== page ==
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Raivas

-2 cups all purpose flour

-1 teaspoon cinnamon

-5 Tablespoons unsalted butter, room temperature

-1/2 cup sugar

-3 eggs

First, pre-heat the oven to 350F.

This is a pretty standard technique for mixing cookie dough: mix together the dry ingredients (in this case flour and cinnamon) and set aside. Next, whip the butter and sugar together until it’s nice and fluffy. You can do this by hand or with and electric mixer. Now add the eggs to the butter mixture and mix until they are fully incorporated (you’re better off adding them one at a time, trust me). Add the flour mixture and mix that just until it’s all in there. You don’t want to make too much gluten.

Now comes the fun part: Divide the dough into 24 equal pieces. An easy way to do this if you don’t have a scale is to divide the dough in half, then divide each of those into thirds, then divide each of those into quarters. And there you go: 2x3x4=24. Roll each one of these bad-boys into a snake 20 inches long. I find you’re better off just using your fingers, when I tried to use my palms they got all smooshed. Now join the ends together and gently scrunch them up into a scrunched-up shape. Elegant, me. You can also make most letters pretty well, while you’re scrunching. Play around with it. When you’ve got one done, place it on a buttered or papered baking sheet and move on to the next. These only puff a little bit during cooking, so you can place them pretty close togeter. Leave about 1 inche between each cookie. Bake the sheets, one at a time for 12 to 15 minutes, rotating once mid-way. Remove to a cooling rack and serve with a nice, hot beverage. Check out the links to some other cool cookie recipes I found.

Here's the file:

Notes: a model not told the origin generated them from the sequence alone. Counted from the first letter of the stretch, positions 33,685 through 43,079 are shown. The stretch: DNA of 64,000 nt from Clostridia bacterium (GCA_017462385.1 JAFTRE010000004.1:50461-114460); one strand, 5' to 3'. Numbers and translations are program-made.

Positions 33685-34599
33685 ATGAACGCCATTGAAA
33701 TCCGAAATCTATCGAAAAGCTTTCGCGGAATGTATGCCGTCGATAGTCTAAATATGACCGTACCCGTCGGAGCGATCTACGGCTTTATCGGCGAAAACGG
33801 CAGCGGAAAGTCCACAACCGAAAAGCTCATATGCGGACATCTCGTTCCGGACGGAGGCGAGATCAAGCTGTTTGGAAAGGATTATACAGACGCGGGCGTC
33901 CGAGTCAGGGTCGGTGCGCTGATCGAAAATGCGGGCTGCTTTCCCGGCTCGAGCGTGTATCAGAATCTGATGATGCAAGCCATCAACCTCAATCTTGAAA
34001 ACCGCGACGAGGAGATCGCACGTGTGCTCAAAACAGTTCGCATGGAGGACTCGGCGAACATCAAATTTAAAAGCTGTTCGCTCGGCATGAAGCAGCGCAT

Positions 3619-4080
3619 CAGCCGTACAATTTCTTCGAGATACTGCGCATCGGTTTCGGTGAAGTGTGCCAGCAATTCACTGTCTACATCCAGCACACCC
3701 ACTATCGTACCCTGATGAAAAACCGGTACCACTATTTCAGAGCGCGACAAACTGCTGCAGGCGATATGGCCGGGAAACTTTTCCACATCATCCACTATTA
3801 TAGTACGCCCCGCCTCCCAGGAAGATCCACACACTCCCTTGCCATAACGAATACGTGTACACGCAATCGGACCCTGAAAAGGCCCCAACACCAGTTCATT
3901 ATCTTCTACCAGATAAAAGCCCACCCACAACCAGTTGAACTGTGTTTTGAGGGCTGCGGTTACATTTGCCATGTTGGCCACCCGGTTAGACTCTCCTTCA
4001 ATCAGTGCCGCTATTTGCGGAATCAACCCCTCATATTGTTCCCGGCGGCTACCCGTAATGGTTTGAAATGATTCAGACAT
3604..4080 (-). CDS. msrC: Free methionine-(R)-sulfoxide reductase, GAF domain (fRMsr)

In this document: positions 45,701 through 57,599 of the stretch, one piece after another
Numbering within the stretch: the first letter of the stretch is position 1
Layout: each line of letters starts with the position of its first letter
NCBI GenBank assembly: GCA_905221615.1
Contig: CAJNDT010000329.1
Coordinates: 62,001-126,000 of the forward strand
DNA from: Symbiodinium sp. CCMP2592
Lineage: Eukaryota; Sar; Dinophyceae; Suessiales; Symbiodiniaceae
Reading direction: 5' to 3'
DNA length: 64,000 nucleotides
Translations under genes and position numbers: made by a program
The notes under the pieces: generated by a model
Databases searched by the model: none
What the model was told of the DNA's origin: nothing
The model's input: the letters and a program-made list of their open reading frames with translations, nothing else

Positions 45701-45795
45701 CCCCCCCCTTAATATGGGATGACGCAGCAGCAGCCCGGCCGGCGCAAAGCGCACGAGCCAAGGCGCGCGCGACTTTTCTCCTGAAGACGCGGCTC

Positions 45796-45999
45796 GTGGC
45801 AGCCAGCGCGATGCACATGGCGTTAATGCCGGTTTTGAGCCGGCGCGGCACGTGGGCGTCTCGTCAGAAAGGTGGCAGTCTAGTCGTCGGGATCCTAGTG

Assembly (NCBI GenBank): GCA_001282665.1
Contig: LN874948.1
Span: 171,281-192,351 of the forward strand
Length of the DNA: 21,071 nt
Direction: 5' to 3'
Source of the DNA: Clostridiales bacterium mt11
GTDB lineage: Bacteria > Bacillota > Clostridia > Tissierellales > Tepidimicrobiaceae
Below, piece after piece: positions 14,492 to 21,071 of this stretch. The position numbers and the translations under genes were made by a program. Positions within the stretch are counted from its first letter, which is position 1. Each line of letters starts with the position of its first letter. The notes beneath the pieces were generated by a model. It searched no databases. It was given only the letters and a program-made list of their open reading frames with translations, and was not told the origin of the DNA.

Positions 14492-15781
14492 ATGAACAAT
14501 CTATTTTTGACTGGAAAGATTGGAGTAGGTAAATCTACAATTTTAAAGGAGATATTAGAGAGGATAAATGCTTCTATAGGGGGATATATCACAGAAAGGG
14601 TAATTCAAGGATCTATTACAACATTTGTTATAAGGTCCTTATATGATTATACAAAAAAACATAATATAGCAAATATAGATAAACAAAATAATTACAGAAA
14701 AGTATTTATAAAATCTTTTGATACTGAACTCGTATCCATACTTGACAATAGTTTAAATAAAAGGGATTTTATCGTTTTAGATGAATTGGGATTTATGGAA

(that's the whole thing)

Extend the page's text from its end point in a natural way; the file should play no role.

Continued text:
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Oat Praline Buttermilk Bonbons. That’s Right.

I’m not 100% sure, but I think I just invented a new candy, then I dipped it in chocolate! I’m calling it the oat praline buttermilk bonbon. It’s a two-part recipe and takes a little doing, but it’s totally worth it.

Oat Praline Buttermilk Bonbons

Oat Praline

-1/3 cup steel-cut oats

-1/2 cup sugar

I haven’t tried this recipe with rolled oats yet, so I’m hesitant to say it will work just the same, but it might.